Review by Katie Heilman special to The Sybaritic Singer
Photo Credit: Cory Weaver
The stark contrast between opposing forces is woven throughout Jules Massenet’s Thaïs, both in the plot and the music itself, and Minnesota Opera’s production at the Ordway does an excellent job of portraying that. It is a classic tale of a holy man trying to convert a courtesan to becoming a nun, but in the end, the holy man has succumbed to lust while the courtesan has shown her innocence and purity. Thaïs explores sacred versus worldly, lust versus innocent love, and extravagance versus humble living.
Minnesota Opera’s sets are always impressive, and Scenic and Costume Designer Lorenzo Cutùli’s work is no exception. The abbey and cloister are both set in dark, almost ominous tones: bare stone walls, low light, and a very active fog machine. Athanaël, played by Lucas Meachem, is mostly dressed in a plain, dark robe, even more visually intimidating when combined with his height. This contrasts well with the scenes in Alexandria, which are brightly-lit and shimmering with gold. The citizens of Alexandria are also all decorated in gold, and the whole stage shimmers during the party scenes. While a small complaint, the rose petals falling from the ceiling in several scenes became a bit overdone after their introduction during the first party scene, although perhaps that is because of the use of rose petals in “cheesy” romantic scenes in today’s pop culture.
Minnesota native Kelly Kaduce and Meachem are both brilliant as the leads. Kaduce ensnares you from the moment she enters the stage at Nicias’ party to the final scene of the show. She flawlessly transitions from flirtatious, graceful courtesan to innocent, penitent nun, both in her physical movement and her singing. The role of Thaïs is notoriously difficult to sing, and Kaduce made it look and sound easy. Meachem’s commanding baritone soars over the orchestra. He portrays the stoicism and tough love of Athanaël so well, yet when Athanaël is consumed by his lust for Thaïs, Meachem transforms into an angst-ridden man and his final line, “Dead!” breaks the heart.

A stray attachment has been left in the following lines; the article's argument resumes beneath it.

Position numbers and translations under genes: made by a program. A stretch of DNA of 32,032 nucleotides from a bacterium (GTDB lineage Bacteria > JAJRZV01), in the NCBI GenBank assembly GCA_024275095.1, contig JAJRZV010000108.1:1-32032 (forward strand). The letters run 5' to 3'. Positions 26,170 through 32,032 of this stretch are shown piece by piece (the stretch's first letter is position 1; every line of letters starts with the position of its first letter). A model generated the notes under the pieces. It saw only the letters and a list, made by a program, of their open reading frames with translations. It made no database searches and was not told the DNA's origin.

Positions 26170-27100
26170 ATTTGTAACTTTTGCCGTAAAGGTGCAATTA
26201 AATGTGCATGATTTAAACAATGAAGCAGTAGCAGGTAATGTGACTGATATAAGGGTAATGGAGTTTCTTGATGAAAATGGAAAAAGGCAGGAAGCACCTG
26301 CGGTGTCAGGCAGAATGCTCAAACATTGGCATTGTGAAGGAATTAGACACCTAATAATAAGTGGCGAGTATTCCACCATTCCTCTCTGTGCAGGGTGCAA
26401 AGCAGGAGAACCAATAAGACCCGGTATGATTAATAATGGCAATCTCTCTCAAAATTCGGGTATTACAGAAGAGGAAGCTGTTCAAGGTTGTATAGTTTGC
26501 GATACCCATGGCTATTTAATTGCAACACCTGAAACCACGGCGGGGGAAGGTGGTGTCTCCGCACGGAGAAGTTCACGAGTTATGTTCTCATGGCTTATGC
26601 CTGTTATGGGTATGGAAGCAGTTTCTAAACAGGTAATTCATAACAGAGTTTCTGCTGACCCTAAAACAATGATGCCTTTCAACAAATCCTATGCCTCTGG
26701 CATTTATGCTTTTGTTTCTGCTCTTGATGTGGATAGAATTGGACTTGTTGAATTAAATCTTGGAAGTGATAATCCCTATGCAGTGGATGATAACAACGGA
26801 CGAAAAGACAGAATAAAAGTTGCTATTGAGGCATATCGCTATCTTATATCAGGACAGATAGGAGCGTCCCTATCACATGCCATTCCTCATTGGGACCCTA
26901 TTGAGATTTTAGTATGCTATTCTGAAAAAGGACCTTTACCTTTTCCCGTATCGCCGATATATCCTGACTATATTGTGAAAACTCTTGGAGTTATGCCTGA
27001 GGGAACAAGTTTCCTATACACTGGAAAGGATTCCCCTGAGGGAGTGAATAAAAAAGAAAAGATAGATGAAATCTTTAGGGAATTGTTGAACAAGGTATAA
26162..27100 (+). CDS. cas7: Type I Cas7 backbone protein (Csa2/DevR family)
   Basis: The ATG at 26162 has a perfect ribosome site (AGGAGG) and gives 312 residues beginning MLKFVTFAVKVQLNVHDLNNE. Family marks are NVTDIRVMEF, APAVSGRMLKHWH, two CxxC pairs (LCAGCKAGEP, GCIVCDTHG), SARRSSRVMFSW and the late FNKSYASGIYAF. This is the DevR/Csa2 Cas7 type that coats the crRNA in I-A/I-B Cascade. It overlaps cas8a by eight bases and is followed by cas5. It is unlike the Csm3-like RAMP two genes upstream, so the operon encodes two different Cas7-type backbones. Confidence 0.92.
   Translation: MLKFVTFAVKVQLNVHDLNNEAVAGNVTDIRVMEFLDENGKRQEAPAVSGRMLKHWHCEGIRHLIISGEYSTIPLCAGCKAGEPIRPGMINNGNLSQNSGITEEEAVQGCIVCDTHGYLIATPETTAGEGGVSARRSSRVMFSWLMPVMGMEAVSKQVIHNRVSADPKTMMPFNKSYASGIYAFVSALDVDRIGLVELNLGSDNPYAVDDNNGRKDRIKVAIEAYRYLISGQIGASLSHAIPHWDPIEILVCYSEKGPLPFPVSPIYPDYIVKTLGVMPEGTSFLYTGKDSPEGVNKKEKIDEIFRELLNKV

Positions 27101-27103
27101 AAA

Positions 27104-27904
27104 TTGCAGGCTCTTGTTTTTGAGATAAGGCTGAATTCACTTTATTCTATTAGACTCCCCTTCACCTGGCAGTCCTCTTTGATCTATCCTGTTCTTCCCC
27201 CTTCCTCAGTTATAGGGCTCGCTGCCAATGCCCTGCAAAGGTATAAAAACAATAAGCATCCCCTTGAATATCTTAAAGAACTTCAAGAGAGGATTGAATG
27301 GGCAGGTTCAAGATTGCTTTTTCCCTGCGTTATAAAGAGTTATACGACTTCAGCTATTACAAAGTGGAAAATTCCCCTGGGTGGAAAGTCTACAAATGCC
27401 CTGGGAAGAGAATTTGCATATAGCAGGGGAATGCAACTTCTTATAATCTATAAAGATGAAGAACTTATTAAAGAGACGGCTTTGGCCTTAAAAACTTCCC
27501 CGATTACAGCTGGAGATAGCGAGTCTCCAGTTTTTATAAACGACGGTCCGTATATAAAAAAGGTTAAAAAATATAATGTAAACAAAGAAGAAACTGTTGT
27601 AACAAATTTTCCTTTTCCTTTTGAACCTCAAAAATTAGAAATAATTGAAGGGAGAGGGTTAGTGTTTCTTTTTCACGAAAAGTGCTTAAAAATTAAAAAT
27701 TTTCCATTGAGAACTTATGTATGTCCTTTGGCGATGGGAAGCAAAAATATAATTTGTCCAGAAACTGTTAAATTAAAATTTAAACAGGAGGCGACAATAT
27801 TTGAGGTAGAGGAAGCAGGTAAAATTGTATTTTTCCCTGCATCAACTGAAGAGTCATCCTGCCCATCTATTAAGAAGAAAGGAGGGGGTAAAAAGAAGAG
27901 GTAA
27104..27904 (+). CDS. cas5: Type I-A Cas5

The famous “Meditation” melody will tug at the heartstrings, and concertmaster Allison Ostrander’s violin soars over the rest of the orchestra while Kaduce lays on the floor and Zenon Dance Company moves through a beautifully-choreographed sequence from behind the ethereal scrim.
Zenon Dance Company is absolutely the highlight of this production. Whether dancing individually to celebrate Nicias’ gambling winnings or combining their movements and bodies to form various shapes (like an impressive crucifix during the Meditation), they added so much to the different moods of the plot. Minnesota Opera has found an excellent partnership in Zenon Dance Company that would serve both organizations well into the future.
Overall, this is a well-done production. The opera itself has very little plot, but it is visually stunning and expertly performed. The combination of the strong musicianship and choreography make this production a beautiful jewel among Minnesota Opera’s 2017-18 season.
Katie is a composer, oboist, and beginner mandolinist based in Minneapolis, Minnesota. Katie currently works as the Program Assistant for Greater Twin Cities Youth Symphonies. She has a passion for using social media in the arts, as well as working behind the scenes to help the next generation of musicians.
Katie is a fierce advocate for supporting local arts. You can usually find her attending a chamber music concert or theater show on any given weekend, and she has been a member of the Schubert Club’s arts ambassador group Theoroi since 2015. She is also involved in local new music society Punk-Ass Classical.